But it’s not all good news. The increased savings may be because millennials have no expectations of receiving employer-sponsored retirement plans upon retirement. In 1981, 84% of full-time workers in large corporations participated in a pension plan; By 2020, that percentage has fallen to just 28%, according to the Bureau of Labor Statistics.
“A lot of Boomers felt their retirement was taken care of for them,” said Angela Montez, a special counsel at the law firm Eversheds Sutherland, where she focuses on retirement policy and investment.
Montez said lifestyle goals also play a role in increasing savings. Millennials are more mobile than previous generations, so investing in a home isn’t necessarily a priority, and their money tends to be allocated to 401(k) plans.
About three-quarters of Boomers and Gen Xers expect to own a home in retirement, while less than half of Millennials own. Schwab’s study found that more than 60% of millennials will prioritize travel when they retire.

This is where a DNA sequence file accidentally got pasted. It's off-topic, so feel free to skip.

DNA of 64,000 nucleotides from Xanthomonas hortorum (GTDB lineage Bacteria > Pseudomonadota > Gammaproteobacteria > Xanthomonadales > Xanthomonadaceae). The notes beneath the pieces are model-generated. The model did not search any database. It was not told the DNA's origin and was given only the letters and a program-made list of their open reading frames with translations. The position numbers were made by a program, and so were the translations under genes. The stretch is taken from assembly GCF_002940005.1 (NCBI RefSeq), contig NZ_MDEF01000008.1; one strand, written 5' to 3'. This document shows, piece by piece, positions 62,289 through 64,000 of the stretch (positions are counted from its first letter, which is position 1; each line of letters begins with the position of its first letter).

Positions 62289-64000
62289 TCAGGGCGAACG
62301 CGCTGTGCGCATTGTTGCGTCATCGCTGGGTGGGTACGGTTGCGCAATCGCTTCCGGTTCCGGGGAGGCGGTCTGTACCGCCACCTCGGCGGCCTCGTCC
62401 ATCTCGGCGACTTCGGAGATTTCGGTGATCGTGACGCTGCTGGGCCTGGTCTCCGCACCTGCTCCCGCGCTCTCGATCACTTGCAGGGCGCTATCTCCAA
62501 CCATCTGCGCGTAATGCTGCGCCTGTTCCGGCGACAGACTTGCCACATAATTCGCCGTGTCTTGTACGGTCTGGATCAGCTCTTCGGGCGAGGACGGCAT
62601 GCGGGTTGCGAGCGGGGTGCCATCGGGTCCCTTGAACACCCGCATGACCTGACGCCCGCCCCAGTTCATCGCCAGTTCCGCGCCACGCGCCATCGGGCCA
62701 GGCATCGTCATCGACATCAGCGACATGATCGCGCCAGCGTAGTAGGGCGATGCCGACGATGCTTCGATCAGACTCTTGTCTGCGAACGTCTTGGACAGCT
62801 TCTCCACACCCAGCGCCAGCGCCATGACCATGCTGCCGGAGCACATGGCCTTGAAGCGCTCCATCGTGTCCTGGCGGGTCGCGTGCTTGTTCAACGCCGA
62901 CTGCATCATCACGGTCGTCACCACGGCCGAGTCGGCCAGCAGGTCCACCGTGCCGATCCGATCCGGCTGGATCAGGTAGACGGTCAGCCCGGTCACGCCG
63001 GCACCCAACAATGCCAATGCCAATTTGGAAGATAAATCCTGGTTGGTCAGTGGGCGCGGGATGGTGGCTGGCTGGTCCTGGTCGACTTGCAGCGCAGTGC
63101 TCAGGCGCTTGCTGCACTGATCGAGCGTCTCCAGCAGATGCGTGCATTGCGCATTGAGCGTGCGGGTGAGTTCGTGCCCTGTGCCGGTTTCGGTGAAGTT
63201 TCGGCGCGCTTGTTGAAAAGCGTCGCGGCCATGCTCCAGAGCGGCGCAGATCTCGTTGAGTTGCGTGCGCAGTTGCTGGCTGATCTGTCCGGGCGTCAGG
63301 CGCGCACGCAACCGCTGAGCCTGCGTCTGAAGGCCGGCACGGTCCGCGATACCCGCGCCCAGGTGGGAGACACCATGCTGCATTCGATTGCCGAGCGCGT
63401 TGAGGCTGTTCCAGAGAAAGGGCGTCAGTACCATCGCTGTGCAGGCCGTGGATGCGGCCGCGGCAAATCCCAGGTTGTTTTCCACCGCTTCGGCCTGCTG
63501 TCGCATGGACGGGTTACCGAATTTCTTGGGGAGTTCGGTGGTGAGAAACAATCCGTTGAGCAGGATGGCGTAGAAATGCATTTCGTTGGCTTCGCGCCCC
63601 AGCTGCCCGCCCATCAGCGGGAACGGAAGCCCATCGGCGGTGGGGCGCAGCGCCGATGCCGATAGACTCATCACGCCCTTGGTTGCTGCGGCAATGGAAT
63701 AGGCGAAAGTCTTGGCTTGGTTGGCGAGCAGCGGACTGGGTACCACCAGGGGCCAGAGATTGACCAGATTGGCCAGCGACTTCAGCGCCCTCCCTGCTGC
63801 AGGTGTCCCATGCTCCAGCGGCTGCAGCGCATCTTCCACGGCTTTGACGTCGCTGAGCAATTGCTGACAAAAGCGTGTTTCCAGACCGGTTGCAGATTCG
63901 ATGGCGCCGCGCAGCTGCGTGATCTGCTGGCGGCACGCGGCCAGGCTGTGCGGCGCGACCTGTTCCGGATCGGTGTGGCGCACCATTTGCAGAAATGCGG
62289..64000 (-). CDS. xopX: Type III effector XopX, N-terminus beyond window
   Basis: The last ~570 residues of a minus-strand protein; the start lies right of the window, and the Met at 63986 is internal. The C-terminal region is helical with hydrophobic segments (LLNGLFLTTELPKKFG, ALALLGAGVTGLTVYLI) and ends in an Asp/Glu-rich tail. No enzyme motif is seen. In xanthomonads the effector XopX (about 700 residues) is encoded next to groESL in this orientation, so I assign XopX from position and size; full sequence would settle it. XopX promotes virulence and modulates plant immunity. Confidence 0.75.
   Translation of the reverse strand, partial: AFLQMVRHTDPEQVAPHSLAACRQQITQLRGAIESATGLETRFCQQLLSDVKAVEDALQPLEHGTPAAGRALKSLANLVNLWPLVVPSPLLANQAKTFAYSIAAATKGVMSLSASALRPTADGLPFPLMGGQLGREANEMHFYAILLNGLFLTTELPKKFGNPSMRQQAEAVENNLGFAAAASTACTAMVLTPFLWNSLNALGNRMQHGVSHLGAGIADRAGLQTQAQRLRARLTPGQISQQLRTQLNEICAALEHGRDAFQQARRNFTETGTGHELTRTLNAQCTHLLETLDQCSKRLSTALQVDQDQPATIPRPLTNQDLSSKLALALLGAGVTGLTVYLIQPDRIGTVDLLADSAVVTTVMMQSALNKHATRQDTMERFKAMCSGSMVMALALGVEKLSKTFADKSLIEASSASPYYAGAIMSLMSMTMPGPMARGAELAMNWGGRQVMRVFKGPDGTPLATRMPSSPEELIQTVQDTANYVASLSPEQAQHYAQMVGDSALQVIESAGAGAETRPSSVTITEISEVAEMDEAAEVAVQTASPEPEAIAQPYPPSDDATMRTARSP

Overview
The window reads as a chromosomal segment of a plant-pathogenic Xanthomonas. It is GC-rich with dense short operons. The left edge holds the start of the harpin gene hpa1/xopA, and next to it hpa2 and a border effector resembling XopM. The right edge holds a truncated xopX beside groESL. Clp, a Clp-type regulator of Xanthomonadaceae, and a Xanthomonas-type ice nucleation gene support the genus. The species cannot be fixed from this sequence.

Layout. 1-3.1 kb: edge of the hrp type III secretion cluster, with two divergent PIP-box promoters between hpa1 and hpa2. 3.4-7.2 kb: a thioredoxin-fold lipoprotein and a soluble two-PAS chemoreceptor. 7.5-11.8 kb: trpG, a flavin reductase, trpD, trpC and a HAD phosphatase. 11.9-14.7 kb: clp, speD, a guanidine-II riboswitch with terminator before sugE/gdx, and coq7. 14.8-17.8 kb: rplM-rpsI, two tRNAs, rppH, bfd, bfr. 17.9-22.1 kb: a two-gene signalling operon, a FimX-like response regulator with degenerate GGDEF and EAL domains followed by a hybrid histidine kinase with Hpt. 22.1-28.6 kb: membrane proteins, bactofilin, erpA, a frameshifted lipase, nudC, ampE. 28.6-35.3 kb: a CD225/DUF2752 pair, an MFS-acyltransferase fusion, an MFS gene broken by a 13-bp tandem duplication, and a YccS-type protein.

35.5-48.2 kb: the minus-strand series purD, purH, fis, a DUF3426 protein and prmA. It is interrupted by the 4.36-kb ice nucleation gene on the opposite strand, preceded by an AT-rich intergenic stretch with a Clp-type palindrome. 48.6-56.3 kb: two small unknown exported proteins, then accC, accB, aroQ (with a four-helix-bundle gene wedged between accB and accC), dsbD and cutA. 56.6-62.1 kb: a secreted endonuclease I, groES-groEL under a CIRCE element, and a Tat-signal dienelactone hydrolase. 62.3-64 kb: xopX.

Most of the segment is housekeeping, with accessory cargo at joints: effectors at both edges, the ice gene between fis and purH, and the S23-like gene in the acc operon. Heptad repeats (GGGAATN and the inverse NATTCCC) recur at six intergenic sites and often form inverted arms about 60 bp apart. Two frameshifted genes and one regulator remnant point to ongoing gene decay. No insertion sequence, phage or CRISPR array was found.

Millennials also said they will devote less time to managing their finances and investments once they retire, the study found, because they aren’t as focused on continuing to accumulate wealth later in life as Gen Xers and Boomers.
“Millennials don’t view retirement as a target savings number and time, but rather more of a target state of mind or lifestyle,” said Jonathan Craig, Head of Investor Services and Marketing at Charles Schwab.
There is one thing millennials are focusing on: cryptocurrency. Schwab found that about 25% of millennials plan to invest in cryptocurrency, compared to about 5% of boomers.
Advisers remain skeptical about such changes.
said Rob Williams, managing director of financial planning, retirement income and wealth management at Schwab. “Currently crypto is not considered ineligible to have it.”